Sarah Palin brought her book-signing tour to North Carolina's Fort Bragg on Monday as thousands greeted the former Republican vice presidential candidate in a campaign-like gathering that tested military rules involving politicians.
The Department of Defense typically prohibits politicians from using installations as a platform, so Palin didn't give a speech and simply thanked soldiers individually. She was allowed to hold the event as a private citizen who was not campaigning, a Fort Bragg spokesman said.
Army officials initially feared the book signing might turn political and negative comments would be directed at President Barack Obama, so they barred media from attending. The Army later relented and allowed coverage, and many people who attended did voice their opposition to the commander in chief.
Palin's tour bus parked nearby, splashed with her photo, encouraged donations to her political action committee, while supporters made clear that she should run for president.
Palin's father, who greeted visitors as his daughter signed copies of the book, said in an interview that Obama's handling of the military was "scary."
"I see a decline in our might," Chuck Heath said. "People used to be afraid of us and respect us, (but) they're not afraid of us and don't respect us anymore."
Col. Billy Buckner, a spokesman for Fort Bragg, said the Army agreed to let Palin on post because she was no longer a politician.
"She fell into a little bit of a gray area," he said. "She's not a political figure per se, but she certainly carries a tremendous amount of interest and influence across the country."
The former Alaska governor began a nationwide tour last week to promote a new memoir, "Going Rogue." She also has a planned visit to Fort Hood, Texas, on Dec. 4 _ just a month after 12 people were killed there in a shooting rampage.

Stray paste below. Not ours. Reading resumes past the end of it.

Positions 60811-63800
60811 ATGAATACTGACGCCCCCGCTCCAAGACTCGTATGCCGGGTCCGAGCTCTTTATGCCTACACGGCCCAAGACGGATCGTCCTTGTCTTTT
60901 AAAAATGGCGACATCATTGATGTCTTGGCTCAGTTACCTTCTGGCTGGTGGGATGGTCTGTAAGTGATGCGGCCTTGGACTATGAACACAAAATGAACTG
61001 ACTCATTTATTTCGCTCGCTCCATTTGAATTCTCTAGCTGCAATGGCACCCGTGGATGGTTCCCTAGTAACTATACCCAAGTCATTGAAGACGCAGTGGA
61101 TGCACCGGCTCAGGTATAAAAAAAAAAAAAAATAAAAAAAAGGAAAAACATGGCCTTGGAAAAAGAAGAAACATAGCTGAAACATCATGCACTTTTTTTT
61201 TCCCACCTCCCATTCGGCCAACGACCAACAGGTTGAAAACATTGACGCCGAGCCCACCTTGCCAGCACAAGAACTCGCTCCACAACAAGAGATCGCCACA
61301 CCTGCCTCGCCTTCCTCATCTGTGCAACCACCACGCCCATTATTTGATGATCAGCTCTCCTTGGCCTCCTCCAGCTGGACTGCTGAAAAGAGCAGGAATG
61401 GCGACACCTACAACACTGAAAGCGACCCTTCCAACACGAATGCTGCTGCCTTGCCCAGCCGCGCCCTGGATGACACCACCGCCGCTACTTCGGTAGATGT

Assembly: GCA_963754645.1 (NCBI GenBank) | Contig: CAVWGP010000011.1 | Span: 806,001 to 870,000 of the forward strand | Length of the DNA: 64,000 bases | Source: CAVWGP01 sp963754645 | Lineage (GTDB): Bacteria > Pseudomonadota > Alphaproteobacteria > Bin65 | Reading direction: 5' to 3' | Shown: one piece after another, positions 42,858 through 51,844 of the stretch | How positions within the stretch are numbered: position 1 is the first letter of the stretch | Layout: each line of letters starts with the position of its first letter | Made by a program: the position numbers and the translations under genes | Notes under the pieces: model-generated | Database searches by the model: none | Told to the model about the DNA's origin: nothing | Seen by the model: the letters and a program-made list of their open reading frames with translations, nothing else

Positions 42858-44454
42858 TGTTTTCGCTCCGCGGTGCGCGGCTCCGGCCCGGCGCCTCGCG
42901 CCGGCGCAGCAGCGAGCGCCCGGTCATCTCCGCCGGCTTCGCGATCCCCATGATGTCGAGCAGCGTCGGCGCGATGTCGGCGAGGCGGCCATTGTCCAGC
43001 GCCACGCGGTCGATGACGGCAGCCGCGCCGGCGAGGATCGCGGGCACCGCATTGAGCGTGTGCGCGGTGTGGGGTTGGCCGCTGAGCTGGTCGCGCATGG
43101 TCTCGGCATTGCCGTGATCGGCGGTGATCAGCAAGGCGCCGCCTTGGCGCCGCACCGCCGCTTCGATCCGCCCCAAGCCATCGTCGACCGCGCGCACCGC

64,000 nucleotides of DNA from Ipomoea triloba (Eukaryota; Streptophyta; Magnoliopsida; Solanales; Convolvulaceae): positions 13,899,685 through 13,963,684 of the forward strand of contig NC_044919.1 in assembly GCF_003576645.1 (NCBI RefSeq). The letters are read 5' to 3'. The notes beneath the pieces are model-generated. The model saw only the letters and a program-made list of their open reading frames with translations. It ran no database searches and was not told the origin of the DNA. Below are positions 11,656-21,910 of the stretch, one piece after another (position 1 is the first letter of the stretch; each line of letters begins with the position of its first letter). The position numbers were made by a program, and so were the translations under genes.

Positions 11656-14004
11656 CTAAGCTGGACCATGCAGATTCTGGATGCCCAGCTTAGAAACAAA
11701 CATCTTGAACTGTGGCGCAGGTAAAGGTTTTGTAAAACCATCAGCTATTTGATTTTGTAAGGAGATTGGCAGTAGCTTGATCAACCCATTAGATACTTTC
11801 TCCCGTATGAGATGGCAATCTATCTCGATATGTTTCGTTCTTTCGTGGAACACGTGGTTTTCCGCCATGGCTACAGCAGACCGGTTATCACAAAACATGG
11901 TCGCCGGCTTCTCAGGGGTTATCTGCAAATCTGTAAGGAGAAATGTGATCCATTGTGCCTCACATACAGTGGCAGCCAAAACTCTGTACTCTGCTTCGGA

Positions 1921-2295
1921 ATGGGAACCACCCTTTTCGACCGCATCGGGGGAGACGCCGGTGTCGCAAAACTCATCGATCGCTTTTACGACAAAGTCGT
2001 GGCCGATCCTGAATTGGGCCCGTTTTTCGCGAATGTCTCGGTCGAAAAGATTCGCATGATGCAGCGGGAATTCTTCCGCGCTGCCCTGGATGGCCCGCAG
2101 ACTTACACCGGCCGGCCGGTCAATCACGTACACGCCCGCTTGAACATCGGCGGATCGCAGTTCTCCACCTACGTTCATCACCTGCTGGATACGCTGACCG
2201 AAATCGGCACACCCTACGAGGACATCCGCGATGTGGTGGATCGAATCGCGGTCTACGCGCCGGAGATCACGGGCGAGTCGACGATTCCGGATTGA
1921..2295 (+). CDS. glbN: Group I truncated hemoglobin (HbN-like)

Later in Birmingham, Ala., hundreds of fans packed the Colonial Brookwood Village Mall at Homewood and chanted Palin's name for her book signing. A crowd estimated by police at about 1,800 lined up beginning Saturday night for a chance to get one of the 1,000 wristbands needed to meet Palin.
Hundreds of Palin supporters also arrived early at Fort Bragg, and one woman spent nearly 24 hours in line. Officials estimated that some 4,000 turned out. More than 500 had to be turned away as the three-hour signing ended.
G.R. Quinn, 58, a veteran who spent 20 years in the military, wore an "Impeach Obama" shirt. He blasted the president for closing the detention facility at Guantanamo Bay, for the plan to hold a key Sept. 11 terrorism trial in New York and for Obama's handling of the military overseas.
"He's so wishy-washy about Afghanistan," Quinn said, adding he hopes more troops will be sent there.
While the supporters were primarily civilians, dozens of uniformed personnel also greeted Palin. They craned to snap photos and shook her hand as she left.
Chief Warrant Officer Two Jeff Thompson, 36, praised Palin for stopping by.
"She cares about the troops," Thompson said. The soldier, who has had two tours in Iraq and one in Afghanistan, said he supported the GOP ticket in 2008 but he considers Obama his boss.
"I support his decisions," Thompson said.